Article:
Revenge of operational staff against IT management.
We are currently experiencing a rapid evolution in the volume of use of software in the Cloud (Saas) such as GSuite, Office 365, Teams, Slack etc… And it is not about to stop, as online software is becoming powerful, intelligent and frighteningly easy to access.
And it is this last point that poses a problem: ease of access. Every employee, every department manager, every manager can subscribe to an online software offer without having to inform the IT department.
Let’s take a concrete example: a company’s sales director has heard about Salesforce. He doesn’t necessarily see the point of discussing it with the IT department because :
- “I don’t want them sticking their noses into my sales figures.”
- “If it’s to get in the way of compliance, don’t bother!”
- “What is the relationship between IT management and my business tool??”
But this sales manager wants to get Salesforce up and running, so he subscribes and creates accounts for his entire team. If the IT department is informed, it will propose to him to implement SSO (Single Sign-On) to facilitate access to the software for users and to try to “integrate” Salesforce into the IT perimeter. This is exactly what the Sales Director is going to try to avoid in order to keep his independence, because for once he can create and manage his software independently and without being penalized by the lack of responsiveness of the IT team.
For this I will give you 4 key measures to rebalance your relationships with users and thus restrain the shadow it.
Let's go for shadow it!
What is shadow it? It is the implementation of applications or software by employees without going through the IT department. This creates a software no-man’s land and thus a breach for cyber attacks!
“The worm is in the apple”
That’s it: an external tool has entered the company, outside the control of the IT management and entirely managed by the operational staff.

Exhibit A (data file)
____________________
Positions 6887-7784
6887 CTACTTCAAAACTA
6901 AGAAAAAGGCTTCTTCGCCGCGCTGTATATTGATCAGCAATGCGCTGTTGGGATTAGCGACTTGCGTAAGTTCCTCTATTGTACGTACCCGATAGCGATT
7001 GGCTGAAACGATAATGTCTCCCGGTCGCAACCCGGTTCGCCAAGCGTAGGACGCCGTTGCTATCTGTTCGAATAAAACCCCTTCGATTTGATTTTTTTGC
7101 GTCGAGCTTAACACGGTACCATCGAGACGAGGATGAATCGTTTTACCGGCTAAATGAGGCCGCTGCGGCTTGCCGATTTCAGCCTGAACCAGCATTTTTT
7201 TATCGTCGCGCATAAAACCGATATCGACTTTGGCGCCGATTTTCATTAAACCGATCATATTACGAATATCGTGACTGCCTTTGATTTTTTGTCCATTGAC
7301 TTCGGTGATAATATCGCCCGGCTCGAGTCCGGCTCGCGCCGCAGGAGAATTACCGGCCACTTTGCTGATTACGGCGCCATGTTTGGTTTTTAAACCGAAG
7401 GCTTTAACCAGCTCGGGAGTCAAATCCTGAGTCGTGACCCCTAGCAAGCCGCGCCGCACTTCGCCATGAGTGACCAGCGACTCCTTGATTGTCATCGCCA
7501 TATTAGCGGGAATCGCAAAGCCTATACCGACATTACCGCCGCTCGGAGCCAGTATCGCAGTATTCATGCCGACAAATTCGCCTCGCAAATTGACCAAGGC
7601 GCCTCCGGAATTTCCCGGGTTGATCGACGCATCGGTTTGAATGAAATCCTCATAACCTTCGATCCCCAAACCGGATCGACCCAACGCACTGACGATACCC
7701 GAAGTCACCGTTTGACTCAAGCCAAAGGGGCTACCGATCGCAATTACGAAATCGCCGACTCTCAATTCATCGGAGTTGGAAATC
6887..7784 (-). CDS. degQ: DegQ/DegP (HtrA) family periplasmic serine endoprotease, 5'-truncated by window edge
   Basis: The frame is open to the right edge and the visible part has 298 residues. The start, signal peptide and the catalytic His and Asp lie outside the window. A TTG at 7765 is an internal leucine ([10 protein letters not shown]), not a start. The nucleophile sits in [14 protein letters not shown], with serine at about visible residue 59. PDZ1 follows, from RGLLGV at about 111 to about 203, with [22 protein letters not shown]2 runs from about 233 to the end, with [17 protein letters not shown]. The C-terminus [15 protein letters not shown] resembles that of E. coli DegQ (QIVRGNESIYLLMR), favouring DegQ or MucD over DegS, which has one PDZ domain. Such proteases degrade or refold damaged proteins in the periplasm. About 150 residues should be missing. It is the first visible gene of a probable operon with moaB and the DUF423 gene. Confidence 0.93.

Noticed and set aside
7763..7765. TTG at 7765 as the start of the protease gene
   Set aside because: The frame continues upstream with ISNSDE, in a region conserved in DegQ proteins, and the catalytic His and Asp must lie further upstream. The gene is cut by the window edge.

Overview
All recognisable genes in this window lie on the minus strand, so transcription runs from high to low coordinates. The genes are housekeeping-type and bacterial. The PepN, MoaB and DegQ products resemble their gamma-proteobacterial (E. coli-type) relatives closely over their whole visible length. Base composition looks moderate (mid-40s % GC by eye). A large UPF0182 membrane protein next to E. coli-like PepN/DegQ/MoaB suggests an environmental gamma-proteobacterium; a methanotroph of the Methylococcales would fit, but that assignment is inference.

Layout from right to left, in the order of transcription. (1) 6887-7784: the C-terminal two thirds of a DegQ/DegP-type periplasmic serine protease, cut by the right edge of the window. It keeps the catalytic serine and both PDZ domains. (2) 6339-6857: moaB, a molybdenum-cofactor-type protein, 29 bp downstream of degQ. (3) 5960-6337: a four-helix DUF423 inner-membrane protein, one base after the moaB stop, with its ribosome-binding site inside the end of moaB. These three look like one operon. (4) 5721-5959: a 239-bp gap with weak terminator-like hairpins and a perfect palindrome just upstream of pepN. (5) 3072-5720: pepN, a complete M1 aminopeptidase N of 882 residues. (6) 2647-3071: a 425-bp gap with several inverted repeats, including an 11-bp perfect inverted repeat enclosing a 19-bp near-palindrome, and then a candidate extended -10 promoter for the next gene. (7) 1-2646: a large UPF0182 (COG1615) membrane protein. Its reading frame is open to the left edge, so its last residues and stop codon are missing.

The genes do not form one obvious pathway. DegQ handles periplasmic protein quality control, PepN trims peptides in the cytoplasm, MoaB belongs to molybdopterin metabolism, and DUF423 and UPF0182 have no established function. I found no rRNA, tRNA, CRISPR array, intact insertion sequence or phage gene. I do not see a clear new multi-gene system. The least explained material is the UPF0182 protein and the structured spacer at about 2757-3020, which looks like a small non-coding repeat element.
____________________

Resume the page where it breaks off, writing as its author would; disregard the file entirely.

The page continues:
Salesforce is a good example, but there are many others, such as software from the marketing department (Buffer, Mailchimp…), or the Finance Department (Chart.io, Tableau…).
But then what is the problem? There is none, as long as the users are part of the company and the managers manage the access rights correctly.
It is the turnover of employees that will create a gaping security hole: users who leave leave leave behind a myriad of accounts open on business tools.
Of course, the processes are rather well established in the IT department to close accounts on the IT backbone systems: Active Directory accounts, email accounts and instant messaging accounts are properly closed. But there are still those dozens of accounts, spread over dozens of tools that remain open for months or even years after the employees to whom they belonged have left.
For the IT department, another less secure but more cost-oriented aspect comes into play: uncontrolled software expenses.
Indeed, what did the sales director negotiate? Is he aware of the stakes involved in complying with licenses? Will he keep his licenses up to date? And above all, what is his commitment?
All this weighs in the balance when we know that expenses related to licenses and software represent 30 to 40% of IT costs.
It is not uncommon to see an employee leave and his license will continue to be billed until a financial controller or “account review” reveals this unnecessary expense.
This unlisted software from IT management
“The Long Tail”
It is this long tail that is difficult for the IT department to manage: 20% of the tools represent 80% of the accounts, so it is the remaining 20% of accounts that are spread across many tools, in different departments.
However, this long tail represents an increasingly important danger to IT security. A former employee who still has access to Salesforce has access to the up-to-date database of prospects with a lot of qualified information and will use it for the benefit of his current company (probably a competitor of his former company).